It came to me as a big surprise that many South African education professionals seem to regard Life Orientation as an insignificant, to some even a worthless part of our education. Many learners also seem to view life orientation as unnecessary, boring and irrelevant. This attitude is not unique to South Africa; a British study showed that more than three-quarters of schools were failing to provide sufficient guidance (life orientation and study- and career development) to pupils in the last few years of secondary education.
Only when I was 23 I decided I wanted to become an educator. I dropped-out of school at 17. Since then, I had engaged in a non-accredited training programme and in a fantastic social service opportunity through which I found my dream career. Dreams might fade if they are not accompanied by confidence and direction towards their achievement. It almost happened to me. My confidence went down when I was told that exams to enter higher education were very difficult; I got lost trying to find out what my study options were, and ended up very skeptical that I could have any options at all.
The National Student Financial Aid Scheme (NSFAS) fully supports the notion of increased access to career advice for South African youth. NSFAS administers loans and bursaries to disadvantaged students for tertiary study, but in addition to the economic support offered by our organisation, NSFAS further deems it of utmost importance to liaise with key partners in the field of career guidance to offer a more holistic approach to further education in South Africa.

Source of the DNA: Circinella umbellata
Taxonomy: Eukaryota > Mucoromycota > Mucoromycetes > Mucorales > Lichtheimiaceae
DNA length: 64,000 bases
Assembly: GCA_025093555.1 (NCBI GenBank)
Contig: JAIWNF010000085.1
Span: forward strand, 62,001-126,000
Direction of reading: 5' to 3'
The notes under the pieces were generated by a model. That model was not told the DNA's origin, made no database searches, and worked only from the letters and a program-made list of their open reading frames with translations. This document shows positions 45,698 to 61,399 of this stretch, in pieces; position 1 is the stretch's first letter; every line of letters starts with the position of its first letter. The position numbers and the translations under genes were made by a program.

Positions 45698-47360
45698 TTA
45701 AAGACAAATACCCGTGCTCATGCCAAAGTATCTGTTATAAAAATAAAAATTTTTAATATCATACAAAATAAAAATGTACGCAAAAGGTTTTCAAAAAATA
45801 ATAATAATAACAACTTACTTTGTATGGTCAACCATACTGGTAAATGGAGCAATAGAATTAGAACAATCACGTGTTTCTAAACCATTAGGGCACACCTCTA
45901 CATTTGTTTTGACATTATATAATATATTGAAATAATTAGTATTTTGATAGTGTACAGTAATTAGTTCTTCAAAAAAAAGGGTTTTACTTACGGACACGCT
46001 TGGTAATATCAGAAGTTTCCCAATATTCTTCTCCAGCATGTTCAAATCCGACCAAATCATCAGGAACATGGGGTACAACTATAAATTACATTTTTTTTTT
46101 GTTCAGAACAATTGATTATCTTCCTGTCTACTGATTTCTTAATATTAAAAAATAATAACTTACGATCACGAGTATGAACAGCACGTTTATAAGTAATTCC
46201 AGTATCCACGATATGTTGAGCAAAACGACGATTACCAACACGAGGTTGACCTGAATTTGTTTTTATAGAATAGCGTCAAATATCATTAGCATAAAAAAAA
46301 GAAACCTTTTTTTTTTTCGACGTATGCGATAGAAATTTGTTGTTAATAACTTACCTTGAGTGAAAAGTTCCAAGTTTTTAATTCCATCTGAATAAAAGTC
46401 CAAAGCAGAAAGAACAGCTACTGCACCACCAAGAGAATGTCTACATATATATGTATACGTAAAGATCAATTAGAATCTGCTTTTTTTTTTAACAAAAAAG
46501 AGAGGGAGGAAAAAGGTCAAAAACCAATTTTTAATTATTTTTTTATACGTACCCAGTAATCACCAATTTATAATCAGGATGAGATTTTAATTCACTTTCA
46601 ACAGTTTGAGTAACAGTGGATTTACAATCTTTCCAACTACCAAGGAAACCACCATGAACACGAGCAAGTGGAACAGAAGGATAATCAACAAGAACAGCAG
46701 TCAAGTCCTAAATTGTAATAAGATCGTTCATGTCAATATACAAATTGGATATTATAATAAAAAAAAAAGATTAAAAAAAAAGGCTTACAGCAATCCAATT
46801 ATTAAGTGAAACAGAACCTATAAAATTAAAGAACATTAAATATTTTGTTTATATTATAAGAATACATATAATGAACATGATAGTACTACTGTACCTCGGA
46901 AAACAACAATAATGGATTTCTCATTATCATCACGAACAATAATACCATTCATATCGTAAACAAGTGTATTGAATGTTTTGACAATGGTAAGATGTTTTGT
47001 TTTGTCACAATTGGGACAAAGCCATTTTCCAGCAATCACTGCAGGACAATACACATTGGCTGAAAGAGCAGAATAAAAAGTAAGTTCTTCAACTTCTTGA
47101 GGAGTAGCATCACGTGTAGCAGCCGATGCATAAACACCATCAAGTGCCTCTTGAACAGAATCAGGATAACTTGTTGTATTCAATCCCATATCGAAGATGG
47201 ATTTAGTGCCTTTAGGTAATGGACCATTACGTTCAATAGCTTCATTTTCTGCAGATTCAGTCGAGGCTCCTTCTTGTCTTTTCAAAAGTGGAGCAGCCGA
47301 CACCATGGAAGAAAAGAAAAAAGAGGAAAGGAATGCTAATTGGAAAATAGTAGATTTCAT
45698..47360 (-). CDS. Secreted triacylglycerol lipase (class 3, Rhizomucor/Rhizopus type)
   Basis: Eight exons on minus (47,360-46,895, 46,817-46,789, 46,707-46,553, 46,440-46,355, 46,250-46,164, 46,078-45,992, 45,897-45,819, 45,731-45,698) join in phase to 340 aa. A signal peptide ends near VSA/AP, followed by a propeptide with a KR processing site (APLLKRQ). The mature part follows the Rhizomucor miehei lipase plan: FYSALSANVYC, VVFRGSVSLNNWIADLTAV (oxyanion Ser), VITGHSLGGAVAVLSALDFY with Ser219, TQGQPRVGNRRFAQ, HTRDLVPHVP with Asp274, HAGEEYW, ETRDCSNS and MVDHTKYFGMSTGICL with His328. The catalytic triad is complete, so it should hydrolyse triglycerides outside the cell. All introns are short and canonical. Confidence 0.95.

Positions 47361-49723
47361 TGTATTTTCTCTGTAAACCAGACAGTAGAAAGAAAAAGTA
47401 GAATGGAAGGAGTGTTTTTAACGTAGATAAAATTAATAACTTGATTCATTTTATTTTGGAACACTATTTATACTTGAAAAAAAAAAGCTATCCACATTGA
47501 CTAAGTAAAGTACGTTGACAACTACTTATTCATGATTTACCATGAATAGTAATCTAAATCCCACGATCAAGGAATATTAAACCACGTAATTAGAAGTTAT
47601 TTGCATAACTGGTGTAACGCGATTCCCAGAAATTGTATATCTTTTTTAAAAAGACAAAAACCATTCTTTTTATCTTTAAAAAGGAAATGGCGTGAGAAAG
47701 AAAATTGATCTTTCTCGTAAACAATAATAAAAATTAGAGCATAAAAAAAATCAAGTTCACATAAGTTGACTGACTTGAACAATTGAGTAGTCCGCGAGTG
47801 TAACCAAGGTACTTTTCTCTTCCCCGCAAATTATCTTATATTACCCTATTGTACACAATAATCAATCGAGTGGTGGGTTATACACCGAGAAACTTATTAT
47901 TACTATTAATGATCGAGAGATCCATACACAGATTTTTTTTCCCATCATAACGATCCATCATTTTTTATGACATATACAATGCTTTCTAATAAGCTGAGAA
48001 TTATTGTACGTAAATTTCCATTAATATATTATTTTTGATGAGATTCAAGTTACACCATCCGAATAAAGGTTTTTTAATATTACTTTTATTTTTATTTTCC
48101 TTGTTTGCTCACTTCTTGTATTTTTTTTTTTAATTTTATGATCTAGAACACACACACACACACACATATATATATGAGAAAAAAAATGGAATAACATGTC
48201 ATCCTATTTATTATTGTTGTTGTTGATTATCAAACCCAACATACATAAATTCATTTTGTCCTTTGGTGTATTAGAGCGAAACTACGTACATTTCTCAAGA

South Africa is getting obsessed with the improved matric results while no attention is given to career guidance. Lack of career guidance at our schools is evident when year after year the majority of these matriculants flock to universities while further education (FET) training colleges are far from achieving government’s target of enrolling one million learners by 2015.